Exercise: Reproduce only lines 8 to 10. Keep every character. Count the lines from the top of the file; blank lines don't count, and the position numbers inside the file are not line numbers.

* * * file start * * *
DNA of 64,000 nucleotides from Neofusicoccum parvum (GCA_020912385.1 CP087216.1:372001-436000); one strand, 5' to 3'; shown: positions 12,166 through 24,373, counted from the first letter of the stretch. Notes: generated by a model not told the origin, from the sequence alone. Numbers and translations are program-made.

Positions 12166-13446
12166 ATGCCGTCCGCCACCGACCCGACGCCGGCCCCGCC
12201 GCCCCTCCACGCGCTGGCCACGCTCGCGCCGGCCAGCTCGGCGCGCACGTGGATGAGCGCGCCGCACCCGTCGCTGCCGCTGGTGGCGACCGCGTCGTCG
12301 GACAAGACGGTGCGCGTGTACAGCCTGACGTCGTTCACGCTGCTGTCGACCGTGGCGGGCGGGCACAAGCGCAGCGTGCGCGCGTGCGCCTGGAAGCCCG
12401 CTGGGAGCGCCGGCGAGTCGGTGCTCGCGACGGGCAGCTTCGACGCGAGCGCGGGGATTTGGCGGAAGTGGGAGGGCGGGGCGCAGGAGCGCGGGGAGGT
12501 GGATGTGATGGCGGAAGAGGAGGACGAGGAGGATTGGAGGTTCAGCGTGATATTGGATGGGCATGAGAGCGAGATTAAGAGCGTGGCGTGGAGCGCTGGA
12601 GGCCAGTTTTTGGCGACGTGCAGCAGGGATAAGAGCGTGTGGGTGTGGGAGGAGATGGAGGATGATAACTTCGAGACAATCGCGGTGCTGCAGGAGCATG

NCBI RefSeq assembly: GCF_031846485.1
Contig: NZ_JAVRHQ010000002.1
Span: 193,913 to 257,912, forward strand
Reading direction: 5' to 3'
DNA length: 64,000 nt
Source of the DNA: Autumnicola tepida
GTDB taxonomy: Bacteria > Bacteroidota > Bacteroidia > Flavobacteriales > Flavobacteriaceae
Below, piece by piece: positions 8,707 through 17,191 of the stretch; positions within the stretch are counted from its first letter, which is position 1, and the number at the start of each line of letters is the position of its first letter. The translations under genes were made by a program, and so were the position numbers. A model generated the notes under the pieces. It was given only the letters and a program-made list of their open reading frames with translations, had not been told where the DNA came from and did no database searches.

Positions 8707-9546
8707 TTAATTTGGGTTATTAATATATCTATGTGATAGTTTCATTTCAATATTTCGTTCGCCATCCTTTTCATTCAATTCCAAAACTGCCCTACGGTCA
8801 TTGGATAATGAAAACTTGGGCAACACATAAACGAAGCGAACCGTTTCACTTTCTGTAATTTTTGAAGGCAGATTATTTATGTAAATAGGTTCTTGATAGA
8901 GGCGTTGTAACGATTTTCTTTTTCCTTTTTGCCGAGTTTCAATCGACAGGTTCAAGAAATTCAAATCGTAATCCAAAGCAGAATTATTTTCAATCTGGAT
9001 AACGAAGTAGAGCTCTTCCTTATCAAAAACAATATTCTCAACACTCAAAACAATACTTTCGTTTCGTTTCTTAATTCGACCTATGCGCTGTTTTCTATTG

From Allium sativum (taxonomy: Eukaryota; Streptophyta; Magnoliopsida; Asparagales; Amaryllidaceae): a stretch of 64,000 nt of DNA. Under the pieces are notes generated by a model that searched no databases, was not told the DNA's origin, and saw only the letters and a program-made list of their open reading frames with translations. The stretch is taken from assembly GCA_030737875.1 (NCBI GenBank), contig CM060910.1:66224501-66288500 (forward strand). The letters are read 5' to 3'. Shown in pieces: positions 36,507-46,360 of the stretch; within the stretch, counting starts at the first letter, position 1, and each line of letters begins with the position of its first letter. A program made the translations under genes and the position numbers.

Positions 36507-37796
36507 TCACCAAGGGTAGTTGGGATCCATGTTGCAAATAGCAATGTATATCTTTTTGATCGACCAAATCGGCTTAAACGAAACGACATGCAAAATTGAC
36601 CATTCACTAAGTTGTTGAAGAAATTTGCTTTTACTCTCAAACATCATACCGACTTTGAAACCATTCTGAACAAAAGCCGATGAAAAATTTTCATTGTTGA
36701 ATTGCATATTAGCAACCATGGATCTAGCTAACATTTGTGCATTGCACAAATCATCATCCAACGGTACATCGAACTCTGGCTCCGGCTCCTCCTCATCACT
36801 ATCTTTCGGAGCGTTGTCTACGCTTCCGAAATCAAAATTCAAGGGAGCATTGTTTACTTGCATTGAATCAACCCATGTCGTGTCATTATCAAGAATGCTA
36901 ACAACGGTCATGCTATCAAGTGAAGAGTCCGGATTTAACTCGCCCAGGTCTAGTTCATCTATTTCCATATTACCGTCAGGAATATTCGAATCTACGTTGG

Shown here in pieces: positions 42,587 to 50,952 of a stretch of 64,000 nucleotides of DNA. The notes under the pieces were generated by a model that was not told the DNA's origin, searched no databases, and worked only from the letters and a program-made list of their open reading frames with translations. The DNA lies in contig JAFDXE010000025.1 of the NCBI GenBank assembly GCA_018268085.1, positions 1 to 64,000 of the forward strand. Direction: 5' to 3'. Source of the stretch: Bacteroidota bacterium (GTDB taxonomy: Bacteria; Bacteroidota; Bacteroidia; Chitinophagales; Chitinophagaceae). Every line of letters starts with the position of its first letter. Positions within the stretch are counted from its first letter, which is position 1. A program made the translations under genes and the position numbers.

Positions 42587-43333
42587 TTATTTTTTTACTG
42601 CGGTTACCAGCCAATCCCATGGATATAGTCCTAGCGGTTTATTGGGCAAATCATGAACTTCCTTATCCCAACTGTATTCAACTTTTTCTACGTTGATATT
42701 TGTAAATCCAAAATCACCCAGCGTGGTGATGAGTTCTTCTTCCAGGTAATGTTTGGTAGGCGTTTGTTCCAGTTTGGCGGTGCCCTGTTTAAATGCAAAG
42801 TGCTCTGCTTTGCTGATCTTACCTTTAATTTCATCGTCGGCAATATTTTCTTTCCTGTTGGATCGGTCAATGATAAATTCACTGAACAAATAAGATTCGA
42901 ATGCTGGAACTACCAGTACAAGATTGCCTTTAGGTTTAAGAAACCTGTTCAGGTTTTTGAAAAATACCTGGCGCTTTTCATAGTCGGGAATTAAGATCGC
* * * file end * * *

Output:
12601 GGCCAGTTTTTGGCGACGTGCAGCAGGGATAAGAGCGTGTGGGTGTGGGAGGAGATGGAGGATGATAACTTCGAGACAATCGCGGTGCTGCAGGAGCATG

NCBI RefSeq assembly: GCF_031846485.1
Contig: NZ_JAVRHQ010000002.1